Tuesday, April 28, 2009

My hotdog has a first name, it's S-M-I-T-H

I'll be perfectly frank (please forgive the pun); I don't want to know how hotdogs are made. I know the jokes, and I choose to believe they are urban legends and hyperbole. Worse than that, I know some of the fact and I choose to believe that hotdogs are spontaneous objects, not creations, with no genesis. Magic wands are surely involved. I can only hope this subject will not again be broached in this post.

However. When it comes to hotdogs, the wiener for me is a Smith's Natural Casing, grilled until the natural casing splits and a slight char gilds the hotdog. Biting into it and hearing that snap of the "natural casing," mmmh, there's nothing better. Until you stop to ponder what the natural casing is. And have to plug your ears and say "lalalalalalalala!!!" and go to your happy place.

People in Erie get a bit dogmatic (sorry again) about their Smith's hotdogs, with "natural casing" vs "skinless" debate carrying on in friendly but firm tones. Local restaurants proudly announce that they serve only Smith's, and who can blame them? I don't know how far outside of Erie you can still get Smith's hotdogs, but it's de rigueur at cookouts and picnics in these parts.

When I grew up, I didn't really eat Smith's. Which is strange, if you think about it, because I live five minutes from the hospital I was born in and am a "born and raised" Erieite. My parents, however, moved here from Pittsburgh and so presumably didn't drink the Smith's kool-aide and become followers from toddlerhood. My mom bought what was on sale, or what she liked, or what we liked, but I know it wasn't usually Smith's. I don't remember when I started to feel strongly about it myself, but I'm pretty sure I was an adult living on my own. I still don't mind the other hotdogs (not at all, really) but there's something very summery about the snap of a Smith's.

This year we grilled hotdogs and corn for the first hot day of the year, and it seemed to hint at better days to come. It has taken very little time for the weather to return to more seasonable temperatures (in the 50's as opposed to the 80's), but soon enough turning on our oven will be but a distant memory and we will cook almost exclusively on our propane grill on the back deck. I like seasonally cooking, making hearty cold weather casseroles and breezy hot weather salads, using what's in season and, when I can, what's local. It's ethically responsible, plus a good way to eat fresh, tasty food.

On a completely unrelated note, NPR today did a story where they gave chefs $10 and instructed them to create a simple, quick meal for four. Sounds like it's to be part one of several. They gave this challenge to Ming Tsai and he made chicken and corn stir fry over spinach salad with lemon. The idea is that the fried rice will wilt the spinach slightly, and that the whole thing experiments with different textures and temperatures. It's an interesting challenge... Darling Husband and I might take it on when Chopped gets bored. Considering the economic climate, it's maybe not a bad idea to practice creative economizing. Hmmm, if only I could get my victory garden in the ground before June...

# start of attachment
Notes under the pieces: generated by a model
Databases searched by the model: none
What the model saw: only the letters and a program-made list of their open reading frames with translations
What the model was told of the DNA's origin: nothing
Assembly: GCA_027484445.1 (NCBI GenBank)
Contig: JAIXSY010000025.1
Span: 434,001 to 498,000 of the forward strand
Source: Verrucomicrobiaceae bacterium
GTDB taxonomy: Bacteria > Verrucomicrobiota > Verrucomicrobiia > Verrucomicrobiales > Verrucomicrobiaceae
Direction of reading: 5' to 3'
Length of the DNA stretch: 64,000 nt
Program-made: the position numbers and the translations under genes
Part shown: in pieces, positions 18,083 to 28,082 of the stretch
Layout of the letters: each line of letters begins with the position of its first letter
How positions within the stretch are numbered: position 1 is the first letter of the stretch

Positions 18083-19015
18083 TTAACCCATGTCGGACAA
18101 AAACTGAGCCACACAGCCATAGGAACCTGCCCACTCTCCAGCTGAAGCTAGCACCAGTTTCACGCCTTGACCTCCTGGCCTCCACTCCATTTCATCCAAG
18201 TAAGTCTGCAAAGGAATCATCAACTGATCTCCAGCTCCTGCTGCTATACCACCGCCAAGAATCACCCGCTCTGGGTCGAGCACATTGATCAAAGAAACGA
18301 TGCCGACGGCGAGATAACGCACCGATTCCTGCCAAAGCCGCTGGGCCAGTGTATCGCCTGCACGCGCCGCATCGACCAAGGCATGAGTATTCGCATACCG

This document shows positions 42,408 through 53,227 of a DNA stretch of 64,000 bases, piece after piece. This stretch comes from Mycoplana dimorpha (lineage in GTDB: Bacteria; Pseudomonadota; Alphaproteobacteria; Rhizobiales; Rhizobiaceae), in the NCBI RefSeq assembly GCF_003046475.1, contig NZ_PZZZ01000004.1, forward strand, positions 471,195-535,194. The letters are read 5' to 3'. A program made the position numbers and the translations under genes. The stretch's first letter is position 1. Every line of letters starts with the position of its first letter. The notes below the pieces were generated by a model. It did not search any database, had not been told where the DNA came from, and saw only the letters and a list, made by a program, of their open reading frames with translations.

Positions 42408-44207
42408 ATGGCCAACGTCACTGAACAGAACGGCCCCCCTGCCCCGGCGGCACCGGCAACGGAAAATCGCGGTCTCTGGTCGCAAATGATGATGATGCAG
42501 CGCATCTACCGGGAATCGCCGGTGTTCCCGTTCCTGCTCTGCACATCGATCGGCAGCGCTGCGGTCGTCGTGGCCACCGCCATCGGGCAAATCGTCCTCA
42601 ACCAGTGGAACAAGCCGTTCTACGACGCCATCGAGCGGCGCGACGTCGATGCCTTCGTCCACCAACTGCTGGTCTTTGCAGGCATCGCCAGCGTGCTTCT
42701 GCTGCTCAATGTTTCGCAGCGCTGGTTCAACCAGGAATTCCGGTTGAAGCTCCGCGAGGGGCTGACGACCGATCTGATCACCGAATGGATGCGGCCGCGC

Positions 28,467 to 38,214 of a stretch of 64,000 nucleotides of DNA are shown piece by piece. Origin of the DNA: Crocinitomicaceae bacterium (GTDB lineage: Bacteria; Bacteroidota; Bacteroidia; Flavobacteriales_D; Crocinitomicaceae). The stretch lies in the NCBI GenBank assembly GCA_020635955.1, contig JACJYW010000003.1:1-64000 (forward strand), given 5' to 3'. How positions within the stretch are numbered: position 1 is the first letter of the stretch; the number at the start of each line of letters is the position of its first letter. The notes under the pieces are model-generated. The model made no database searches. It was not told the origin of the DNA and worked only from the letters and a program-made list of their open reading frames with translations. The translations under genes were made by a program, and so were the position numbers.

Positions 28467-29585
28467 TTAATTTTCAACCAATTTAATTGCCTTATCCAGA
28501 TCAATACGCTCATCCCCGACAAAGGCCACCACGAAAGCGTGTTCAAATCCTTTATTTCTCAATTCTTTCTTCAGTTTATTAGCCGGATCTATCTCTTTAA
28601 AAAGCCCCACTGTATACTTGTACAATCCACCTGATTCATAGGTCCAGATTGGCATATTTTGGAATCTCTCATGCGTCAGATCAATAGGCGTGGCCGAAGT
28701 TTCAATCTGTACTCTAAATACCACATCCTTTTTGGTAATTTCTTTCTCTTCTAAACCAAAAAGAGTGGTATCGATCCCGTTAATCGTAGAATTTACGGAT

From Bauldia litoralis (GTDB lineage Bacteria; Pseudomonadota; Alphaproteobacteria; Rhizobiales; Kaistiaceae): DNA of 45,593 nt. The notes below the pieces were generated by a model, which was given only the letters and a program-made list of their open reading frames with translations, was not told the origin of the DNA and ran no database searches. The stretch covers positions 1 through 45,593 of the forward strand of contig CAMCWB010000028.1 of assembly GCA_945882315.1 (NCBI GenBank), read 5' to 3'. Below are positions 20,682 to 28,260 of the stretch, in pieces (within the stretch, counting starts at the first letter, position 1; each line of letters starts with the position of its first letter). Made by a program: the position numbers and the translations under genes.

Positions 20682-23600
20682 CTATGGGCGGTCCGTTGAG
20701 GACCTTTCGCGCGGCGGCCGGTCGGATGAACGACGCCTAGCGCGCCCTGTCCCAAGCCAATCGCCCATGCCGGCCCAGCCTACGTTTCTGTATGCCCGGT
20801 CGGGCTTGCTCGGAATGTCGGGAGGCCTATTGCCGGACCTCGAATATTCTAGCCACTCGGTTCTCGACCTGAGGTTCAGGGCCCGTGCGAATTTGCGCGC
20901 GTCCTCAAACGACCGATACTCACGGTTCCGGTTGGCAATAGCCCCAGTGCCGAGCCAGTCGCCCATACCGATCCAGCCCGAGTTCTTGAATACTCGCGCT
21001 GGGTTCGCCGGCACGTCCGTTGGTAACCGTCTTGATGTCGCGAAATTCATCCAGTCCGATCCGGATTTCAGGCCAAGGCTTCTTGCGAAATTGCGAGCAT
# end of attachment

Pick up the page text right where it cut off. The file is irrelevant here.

1. When I was a kid I used to help my grandparents butcher hogs every fall. (OK, I remember it as helping. I don't know how they would have characterized it.) I found it so amazing that almost every part of the pig was used, even the intestines. When my cousins told me where natural casings came from, I didn't believe them. It took watching my grandmother scrape them clean for me to believe it. But, seeing how thorough she was erased any qualms I had. All that was left was just the very outer membrane. Who would want to eat petro-chemical plastic casings, anyway.

  2. Amen. It's like non-dairy creamer. What on earth is that stuff?

    I read Anthony Bordain's book "A Cook's Tour," where he travels the world eating local, cool food and drinking entirely too much. The chapter on Portugual had a pig butchering scene, and he noted the same thing--that everything is used, nothing is wasted, and also the thoroughness of the cleaning. I think, if we're going to eat the animal, we should be respectful and not waste it. So I like the idea of using almost the whole hog... I don't like the idea of eating it, but that's just my own personal hangup.

    When they were done, Lance, did they inflate the bladder and use it as a ball to kick around? They do in Portugual...

  3. Goodness, no, MF. The Pennsylvania Dutch would never take time away from work to kick a ball around. "What's the good of it?"

  4. Ah, but I've heard it said, "When you have money enough for two loaves of bread, buy one loaf of bread and a bunch of flowers because the soul needs nourishment, too."